Karchian 3 Does god give you your books and pencils so you can come to school? Nooooo, the revolution does (Ojito 21). Soon after, Ojito is fully aware that her school is strongly encouraging her to believe in the revolution, instead of God. In fact, Ojito is often asked to memorize slogan such as Fidel es mi pap y Cuba es mi mam, which in essence, translates to Fidel is my father and Cuba is my mother (Ojito 21). While going to church is a sin in Castros Cuba, it is made clear that Castro and Cuba must be admired before anything else. This, however, contradicts Castros idea of socialism, since Ojitos religious beliefs are rejected. In a socialist society, all individuals have the right to freedom of thought and freedom of religion. On another occasion, Ojito explains that the elite, or the children of government officials, have greater advantage than her during the revolution. For example, Ojito finds that many of them share stories of lavish parties and sumptuous meals, whereas her parents are forced to smuggle food and later face severe consequences (Ojito 127. Then, one time, while Ojitos father takes his family to a restaurant, the waiter refuses to serve orange sodas, claiming that [they] ran out (Ojito 128). Moments later, another waiter carries orange sodas to other guests. Not to mention, the children of government officials had a higher chance of being admitted into the countrys top school: the Lenin School, often swam in large, clean pools and wore clothes of all styles and fashions. This shows that political influence affects ones privileges and opportunities. Similarly, these events contradict Castros idea of a socialist society. In a socialist society, everyone is considered equal and discrimination does not exist. As a result, Ojito found that the events leading up to her familys departure in Cuba influenced her to become a journalist. Ojito mentions that her journey in revolutionary Cuba consisted of difficult choices, pressures, loyalties, temptations and fears (Carter).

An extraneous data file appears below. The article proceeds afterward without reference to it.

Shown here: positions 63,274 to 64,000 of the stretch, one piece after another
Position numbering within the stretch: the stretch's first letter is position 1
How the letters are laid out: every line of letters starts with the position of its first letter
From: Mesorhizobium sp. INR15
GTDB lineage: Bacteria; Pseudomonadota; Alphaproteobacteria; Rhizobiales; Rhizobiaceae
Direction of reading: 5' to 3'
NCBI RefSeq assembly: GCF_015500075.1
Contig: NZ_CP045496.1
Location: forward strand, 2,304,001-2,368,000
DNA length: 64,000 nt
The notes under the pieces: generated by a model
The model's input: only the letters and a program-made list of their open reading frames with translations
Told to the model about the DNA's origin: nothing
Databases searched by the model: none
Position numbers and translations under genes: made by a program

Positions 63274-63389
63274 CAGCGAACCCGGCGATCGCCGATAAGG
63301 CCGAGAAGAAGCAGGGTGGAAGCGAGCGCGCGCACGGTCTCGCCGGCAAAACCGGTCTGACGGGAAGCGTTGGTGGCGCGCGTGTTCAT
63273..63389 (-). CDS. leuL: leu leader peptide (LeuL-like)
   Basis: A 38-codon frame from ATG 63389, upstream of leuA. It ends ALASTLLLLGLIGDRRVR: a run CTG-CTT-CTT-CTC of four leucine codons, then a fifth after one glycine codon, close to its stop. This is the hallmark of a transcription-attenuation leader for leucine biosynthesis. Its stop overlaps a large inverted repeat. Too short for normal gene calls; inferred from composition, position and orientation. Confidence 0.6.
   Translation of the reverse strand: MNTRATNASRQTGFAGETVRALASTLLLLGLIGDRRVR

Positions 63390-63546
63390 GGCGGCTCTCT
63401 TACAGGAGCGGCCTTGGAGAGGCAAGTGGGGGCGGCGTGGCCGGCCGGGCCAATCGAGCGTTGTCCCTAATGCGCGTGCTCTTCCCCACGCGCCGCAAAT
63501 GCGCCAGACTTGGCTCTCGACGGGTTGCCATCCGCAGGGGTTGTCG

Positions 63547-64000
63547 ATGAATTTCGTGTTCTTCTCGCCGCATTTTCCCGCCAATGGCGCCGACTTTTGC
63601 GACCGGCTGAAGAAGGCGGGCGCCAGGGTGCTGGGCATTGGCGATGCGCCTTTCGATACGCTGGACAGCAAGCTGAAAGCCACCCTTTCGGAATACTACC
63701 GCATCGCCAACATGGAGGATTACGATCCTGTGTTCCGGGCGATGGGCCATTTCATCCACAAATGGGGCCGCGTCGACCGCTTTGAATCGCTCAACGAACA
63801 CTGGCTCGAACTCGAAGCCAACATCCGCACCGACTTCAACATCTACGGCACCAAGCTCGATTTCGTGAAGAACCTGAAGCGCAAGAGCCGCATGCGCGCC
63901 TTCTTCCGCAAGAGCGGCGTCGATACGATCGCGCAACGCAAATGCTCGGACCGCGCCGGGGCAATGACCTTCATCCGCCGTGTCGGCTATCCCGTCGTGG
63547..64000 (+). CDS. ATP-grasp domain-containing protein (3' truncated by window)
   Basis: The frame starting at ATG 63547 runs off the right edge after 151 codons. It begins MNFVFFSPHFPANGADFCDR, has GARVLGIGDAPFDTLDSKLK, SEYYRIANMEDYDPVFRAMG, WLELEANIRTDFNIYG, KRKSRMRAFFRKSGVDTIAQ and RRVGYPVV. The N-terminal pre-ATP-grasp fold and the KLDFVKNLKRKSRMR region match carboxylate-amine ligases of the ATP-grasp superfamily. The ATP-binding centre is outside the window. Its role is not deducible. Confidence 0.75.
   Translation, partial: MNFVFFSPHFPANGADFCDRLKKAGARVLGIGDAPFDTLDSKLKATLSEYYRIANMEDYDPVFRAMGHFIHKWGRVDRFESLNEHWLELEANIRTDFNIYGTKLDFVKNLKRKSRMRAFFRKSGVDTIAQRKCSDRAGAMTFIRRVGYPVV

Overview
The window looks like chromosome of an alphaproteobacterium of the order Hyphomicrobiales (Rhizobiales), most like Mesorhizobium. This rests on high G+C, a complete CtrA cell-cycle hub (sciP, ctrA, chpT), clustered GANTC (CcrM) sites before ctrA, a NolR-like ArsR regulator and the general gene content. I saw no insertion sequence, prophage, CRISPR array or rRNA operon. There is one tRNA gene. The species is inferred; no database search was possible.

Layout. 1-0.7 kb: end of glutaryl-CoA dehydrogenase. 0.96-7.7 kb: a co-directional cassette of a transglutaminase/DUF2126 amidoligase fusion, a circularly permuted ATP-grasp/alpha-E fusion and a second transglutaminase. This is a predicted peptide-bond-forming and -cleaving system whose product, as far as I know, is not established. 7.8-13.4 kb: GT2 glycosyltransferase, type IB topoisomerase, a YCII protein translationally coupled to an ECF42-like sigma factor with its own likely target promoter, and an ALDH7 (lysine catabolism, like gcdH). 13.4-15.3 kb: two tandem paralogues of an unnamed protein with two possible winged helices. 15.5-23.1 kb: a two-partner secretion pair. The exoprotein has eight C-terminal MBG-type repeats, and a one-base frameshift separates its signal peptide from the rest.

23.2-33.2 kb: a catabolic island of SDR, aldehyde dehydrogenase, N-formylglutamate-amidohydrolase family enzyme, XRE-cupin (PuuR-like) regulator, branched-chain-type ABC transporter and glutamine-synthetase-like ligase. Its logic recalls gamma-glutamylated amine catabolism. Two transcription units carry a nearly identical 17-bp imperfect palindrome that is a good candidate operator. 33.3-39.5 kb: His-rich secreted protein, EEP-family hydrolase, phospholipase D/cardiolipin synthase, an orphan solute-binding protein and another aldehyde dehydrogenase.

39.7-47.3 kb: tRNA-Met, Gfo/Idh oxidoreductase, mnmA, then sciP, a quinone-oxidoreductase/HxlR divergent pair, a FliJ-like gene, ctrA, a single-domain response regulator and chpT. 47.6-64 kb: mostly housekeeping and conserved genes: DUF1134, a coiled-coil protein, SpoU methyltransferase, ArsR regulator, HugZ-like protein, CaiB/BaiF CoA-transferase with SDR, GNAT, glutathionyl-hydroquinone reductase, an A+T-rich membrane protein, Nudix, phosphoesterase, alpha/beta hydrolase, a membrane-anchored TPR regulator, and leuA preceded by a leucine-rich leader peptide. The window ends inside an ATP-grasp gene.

Karchian 4 Works Cited Carter, Tom. "A Marielita Describes Her Taking Leave of Cuba." Washington Times 20 May 2005: n. pag. Print. Dorschner, John. "The Last Time." Miami Herald. The Miami Herald Media Company, 2008. Web. 19 Feb. 2014. "Fidel Castro." History. A&E Television Networks, 2014. Web. 19 Feb. 2014. Marx, Karl, and Friedrich Engels. The Communist Manifesto. Oxford: Oxford UP, 1992. Print. Miroff, Nick. "After 50 Years, Cuba Drops Unpopular Travel Restriction." National Public Radio. National Public Radio, 11 Jan. 2013. Web. 19 Feb. 2014. Ojito, Mirta. London: Penguin HC, 2005. Print.